Part Four pertains to Family and Community Life. Here we find vivid descriptions of the household, rites of passage, holidays and medical care. There is also a section on dealing with deviations from the norm: divorce, out-of-wedlock births, the mentally ill, transients, and apostates (converts from Judaism).
Part Five depicts Modern Times. Here are presentations on Haskalah—the Jewish equivalent of Enlightenment—Zionism, cultural life, and emigration to the United States. The European Enlightenment emphasized the universality of man and the rule of reason. "Initially this movement met with fierce resistance from many, if not most, sectors of Jewish shtetl society, both because of its anti-traditionalism and because many of its proponents, especially in Western Europe, believed in integrating the Jews into the surrounding society, even to the point of assimilation" (p. 451).
The chapter on Zionism is most informative. In the nineteenth century Maskilim began promoting a new nationalistic ideology, one that called for the fostering of the Hebrew language and loyalty to the Jewish nation. The Hebrew-language newspaper, Ha-Shahar (The Dawn) was its voice. The newspaper existed for sixteen years (1868-84). Earlier there was a Russian-language paper Rasvet (The Dawn), published from 1879 to 1883, that articulated Hibbat Zion's (Love of Zion) platform of emigration to Eretz Israel. It is interesting to note that, around the same time, a group of Lithuanian students at Moscow University started a small periodical, called Auđra (The Dawn). Later (1882-86) Auđra was published as a newspaper that is believed to have been responsible for the awakening of Lithuanian ethnic pride and identity.
Part Six, called The Bitter End, covers the time period of 1933-41. This section starts with references to increased anti-Semitism following the death of Marshall }ozef Pilsudská, President of Poland, in May 1935. At that time, there were 3.5 million Jews in Poland. "Polish anti-Semitism was greatly reinforced by the momentum of the Nazis in Germany" (p. 562). However, older Jews were annoyed "with what they regarded as the alarmism of their sons and daughters" (p. 563). On September 1,1939, Germany invaded Poland. On September 17, Russian tanks and armored trucks entered Eishyshok. The Russian invasion had been agreed to in the secret non-aggression pact signed by Russia and Germany on August 23. 'The day the shtetl Communists had been waiting for had finally arrived... The Hebrew school was abolished and a Yiddish school for children of the proletariat was opened; the speaking of Hebrew was forbidden; and the young people were pressed to join Communist rather than Zionist organizations" (p. 565-66).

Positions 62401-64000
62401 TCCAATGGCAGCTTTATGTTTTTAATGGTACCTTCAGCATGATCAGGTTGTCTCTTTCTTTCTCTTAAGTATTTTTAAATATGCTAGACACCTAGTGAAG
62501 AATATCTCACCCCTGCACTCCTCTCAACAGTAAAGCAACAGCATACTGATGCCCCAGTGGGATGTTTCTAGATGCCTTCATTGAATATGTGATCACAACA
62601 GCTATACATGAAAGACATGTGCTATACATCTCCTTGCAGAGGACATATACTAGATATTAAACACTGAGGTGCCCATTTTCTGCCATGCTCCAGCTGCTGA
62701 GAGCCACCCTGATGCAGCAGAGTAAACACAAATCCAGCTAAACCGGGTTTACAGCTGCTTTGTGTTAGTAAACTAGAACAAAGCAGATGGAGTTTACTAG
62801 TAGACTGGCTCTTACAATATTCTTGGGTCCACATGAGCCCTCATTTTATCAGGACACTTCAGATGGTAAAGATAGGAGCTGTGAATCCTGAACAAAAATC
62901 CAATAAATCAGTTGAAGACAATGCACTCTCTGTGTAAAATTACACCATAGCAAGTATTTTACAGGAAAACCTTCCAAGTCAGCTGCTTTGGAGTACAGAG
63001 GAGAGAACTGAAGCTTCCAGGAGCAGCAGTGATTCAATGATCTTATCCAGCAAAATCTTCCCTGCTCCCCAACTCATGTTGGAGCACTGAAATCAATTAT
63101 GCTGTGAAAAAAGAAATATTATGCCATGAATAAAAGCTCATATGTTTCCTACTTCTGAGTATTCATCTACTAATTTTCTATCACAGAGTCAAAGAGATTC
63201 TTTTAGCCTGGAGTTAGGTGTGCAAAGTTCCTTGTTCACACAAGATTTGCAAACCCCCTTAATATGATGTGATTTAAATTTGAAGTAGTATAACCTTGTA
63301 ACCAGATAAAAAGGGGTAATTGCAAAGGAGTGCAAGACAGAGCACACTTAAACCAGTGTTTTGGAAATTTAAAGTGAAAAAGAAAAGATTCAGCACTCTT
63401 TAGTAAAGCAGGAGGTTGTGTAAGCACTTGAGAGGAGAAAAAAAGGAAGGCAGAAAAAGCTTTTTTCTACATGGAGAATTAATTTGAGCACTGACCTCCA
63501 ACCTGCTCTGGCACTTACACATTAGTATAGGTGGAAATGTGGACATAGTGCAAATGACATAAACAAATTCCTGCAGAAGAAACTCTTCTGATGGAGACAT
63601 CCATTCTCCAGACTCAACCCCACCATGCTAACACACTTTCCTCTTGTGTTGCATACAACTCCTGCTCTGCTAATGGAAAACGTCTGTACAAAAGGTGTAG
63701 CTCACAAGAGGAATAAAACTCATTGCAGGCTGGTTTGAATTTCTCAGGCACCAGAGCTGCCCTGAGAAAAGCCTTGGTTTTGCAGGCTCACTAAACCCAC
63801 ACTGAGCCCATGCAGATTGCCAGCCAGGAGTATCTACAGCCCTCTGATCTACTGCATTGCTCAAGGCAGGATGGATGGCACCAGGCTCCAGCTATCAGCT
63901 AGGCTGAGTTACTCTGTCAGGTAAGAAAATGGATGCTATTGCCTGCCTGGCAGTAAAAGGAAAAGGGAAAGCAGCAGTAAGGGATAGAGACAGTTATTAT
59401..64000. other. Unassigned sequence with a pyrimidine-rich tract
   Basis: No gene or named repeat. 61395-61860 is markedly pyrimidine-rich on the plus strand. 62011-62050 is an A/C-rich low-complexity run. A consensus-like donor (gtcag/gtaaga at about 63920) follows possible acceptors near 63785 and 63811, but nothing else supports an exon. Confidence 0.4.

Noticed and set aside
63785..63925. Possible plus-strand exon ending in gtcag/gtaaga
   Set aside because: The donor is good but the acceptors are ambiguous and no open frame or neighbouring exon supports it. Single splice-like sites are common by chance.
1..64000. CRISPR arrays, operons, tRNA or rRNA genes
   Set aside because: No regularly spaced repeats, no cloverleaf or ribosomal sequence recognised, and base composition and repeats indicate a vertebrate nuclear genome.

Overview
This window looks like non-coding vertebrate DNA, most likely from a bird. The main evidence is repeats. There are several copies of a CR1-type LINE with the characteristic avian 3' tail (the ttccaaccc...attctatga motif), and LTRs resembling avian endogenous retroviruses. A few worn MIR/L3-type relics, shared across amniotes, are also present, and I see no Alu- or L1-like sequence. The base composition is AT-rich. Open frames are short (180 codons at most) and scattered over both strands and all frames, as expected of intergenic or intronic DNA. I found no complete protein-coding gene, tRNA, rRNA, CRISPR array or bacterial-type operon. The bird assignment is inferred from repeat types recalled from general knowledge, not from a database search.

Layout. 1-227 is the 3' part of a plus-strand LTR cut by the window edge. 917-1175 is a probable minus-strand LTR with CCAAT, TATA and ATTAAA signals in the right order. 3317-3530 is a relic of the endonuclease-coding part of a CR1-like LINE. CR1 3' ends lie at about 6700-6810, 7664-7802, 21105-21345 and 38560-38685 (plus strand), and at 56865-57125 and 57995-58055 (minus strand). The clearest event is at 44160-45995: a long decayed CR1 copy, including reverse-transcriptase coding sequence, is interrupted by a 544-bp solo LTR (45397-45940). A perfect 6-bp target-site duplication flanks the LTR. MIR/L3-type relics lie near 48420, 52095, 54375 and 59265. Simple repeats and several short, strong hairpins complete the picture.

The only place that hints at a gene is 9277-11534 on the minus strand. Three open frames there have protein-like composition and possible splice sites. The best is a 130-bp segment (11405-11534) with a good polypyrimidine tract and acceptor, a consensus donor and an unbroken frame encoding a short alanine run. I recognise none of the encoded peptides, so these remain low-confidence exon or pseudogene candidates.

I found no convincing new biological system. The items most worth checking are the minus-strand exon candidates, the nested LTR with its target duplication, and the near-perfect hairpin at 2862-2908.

At the end of October 1939, Poland returned Vilnius and the surrounding region to Lithuania. "As the Russians retreated, most of the shtetl population breathed a sigh of relief" (p. 566). However, Lithuania was clearly in the Russian sphere of influence. "Lithuanian rule in Eishyshok was ushered in by a ceremony on the market square, during which the entire shtetl swore allegiance to the Lithuanian flag and the Lithuanian president, Antanas Smetona. So began eight months of Lithuanian government—a time when all the shtetl's strengths were tested and proved, the finest hour of Eishyshok's last days" (p. 567).
On June 15,1940, the Soviet army crossed the Lithuanian border. "This time around, during the second Soviet occupation, the local Jewish Communists—those who remained—had more of an opportunity to implement their Marxist ideology" (p. 571). On June 22, 1941, the Germans began a massive invasion of the USSR. The next day, the German troops were in Eishyshok. About three months later, most of the Jewish population of this town was slaughtered. The book's author points out that "...the killings took place at the hands of the Lithuanian shaulisti and the soldiers of German Strike Commando 3" (p. 591). However, about 720 Jews from Eishyshok and the vicinity managed to escape, "most of the women and children who fled did so with the help of Christian friends" (p. 595). A couple of chapters details life in hiding and in the forests. It is a sad story of blood, sweat and tears. By July 1944, the Red Army was back. The book refers to this event as "Liberation." A section on A Stalinist Realignment suggests that the liberation was short-lived. Repatriation and emigration were some of the options that became available.
The last 120 pages of the book are taken up by Notes, Glossary, and Index. The book is rich with historical photographs and maps.
The very last entry of the book is from The National Book Foundation, on the occasion of There Once Was a World receiving a Nonfiction Finalist for the 1998 National Book Award:
In an act of inspired resistance, Yaffa Eliach returns us the lived history of the shtetl of Eishyshok—nine hundred years that came to an end in just two days at the hands of Nazi death squads. A densely woven tapestry of history, memory, ethnography, and family autobiography; this chronicle celebrates, in spare and powerful prose, the triumph, human pageant, and moral sacredness of an extraordinarily rich, and now lost, civilization (p. 822).